124 lbs CO2 Per Year
$0 Savings Per Year
Compost Yard Trimmings & Food Waste!
Yard trimmings and food waste make up about 26% of the stuff that goes into our landfills. That’s a lot of waste. Instead of using companies like skip bin hire at Essendon to remove this waste with other garbage, this waste could instead be made into useful, environmentally beneficial compost! Composting has many environmental – and economic — benefits!
Composting saves money on trash bags and garden fertilizer! Use it in your garden and mix with regular dirt to pot your plants!
Composting saves energy and landfill space by transforming food scraps and yard trimmings from waste into a usable product right at home.
Compost enriches soil and can clean up contaminated soil.
What it costs:
As little as $10 to construct your own simple chicken-wire composting bin.
Composting is Easy!
Create your bin: A compost pile can be set up in a corner of the yard with few supplies. Choose a level spot about 3 to 5 feet in diameter near a water source and preferably out of direct sunlight. Clear the area of sod and grass. Close in your circle with an easy chicken wire fence, you can seal your circle by reusing household twist ties! When building a composting bin, such as with chicken wire, be sure to leave enough space for air to reach the pile.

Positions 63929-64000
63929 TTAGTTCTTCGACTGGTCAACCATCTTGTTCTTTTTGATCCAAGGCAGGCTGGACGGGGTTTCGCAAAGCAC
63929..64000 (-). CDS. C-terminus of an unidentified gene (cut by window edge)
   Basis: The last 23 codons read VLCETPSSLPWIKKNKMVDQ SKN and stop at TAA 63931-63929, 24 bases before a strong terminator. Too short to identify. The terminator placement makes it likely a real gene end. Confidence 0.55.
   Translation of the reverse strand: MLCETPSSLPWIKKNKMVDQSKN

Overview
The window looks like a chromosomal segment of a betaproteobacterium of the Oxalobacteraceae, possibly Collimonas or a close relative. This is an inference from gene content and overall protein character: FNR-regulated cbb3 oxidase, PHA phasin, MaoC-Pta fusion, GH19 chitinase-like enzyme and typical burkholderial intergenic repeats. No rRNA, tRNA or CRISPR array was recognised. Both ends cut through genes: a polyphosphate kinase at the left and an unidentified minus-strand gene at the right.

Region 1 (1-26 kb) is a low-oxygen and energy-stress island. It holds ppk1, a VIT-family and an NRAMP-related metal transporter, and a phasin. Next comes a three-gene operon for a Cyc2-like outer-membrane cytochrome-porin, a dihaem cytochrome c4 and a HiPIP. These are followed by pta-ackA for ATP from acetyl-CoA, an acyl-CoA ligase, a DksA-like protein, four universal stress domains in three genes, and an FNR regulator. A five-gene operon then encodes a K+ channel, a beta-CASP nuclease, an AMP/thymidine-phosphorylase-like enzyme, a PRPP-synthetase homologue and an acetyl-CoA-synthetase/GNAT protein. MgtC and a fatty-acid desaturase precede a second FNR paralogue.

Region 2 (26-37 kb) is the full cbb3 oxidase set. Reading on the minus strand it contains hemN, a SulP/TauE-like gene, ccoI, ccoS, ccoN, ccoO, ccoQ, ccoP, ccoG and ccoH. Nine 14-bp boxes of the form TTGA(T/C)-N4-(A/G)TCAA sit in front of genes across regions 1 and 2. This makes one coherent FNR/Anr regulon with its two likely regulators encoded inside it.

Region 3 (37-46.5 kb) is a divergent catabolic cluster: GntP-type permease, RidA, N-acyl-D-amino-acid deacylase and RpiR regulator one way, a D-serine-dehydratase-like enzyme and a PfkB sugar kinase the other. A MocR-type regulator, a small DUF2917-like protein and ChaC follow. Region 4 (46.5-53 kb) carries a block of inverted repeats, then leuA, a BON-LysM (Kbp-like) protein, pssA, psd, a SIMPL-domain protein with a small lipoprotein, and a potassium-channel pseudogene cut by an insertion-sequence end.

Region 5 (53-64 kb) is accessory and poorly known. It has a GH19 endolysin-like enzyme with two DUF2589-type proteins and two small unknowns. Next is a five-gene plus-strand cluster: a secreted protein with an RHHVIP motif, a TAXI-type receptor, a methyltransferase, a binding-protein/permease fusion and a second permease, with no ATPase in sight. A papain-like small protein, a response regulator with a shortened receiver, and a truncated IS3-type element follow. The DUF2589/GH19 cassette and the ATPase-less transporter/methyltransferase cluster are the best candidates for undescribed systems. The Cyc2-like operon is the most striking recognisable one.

Start filling your bin: Start the pile with a 4-inch layer of leaves, loose soil, or other coarse yard trimmings. Many foods can be composted, including vegetable trimmings, egg shells, coffee grounds with filters, and tea bags. In addition to leaves, grass, and yard clippings, vacuum cleaner lint, wool and cotton rags, sawdust, shredded newspaper, and fireplace ashes can be composted. Composting meats, dairy foods, fats, oil, or grease is not recommended because they can attract pests.
When composting food scraps, mix them with yard trimmings when adding them to the pile. Alfalfa meal or clean cat litter may be added to the pile to absorb odors. In dry weather, sprinkle water on the pile, but don’t get it too soggy. Turn the pile every few weeks with a shovel or pitchfork to circulate air and distribute moisture evenly. Don’t be surprised by the heat of the pile, or if you see worms–both of these elements are part of the decomposition process!
Use your compost! The compost is should be done in 3 to 6 months. You will know it is ready for use when it becomes dark, crumbly, and mostly uniform in texture. Spread it in the garden, flower beds, or under shrubbery. The compost can also be used as potting soil.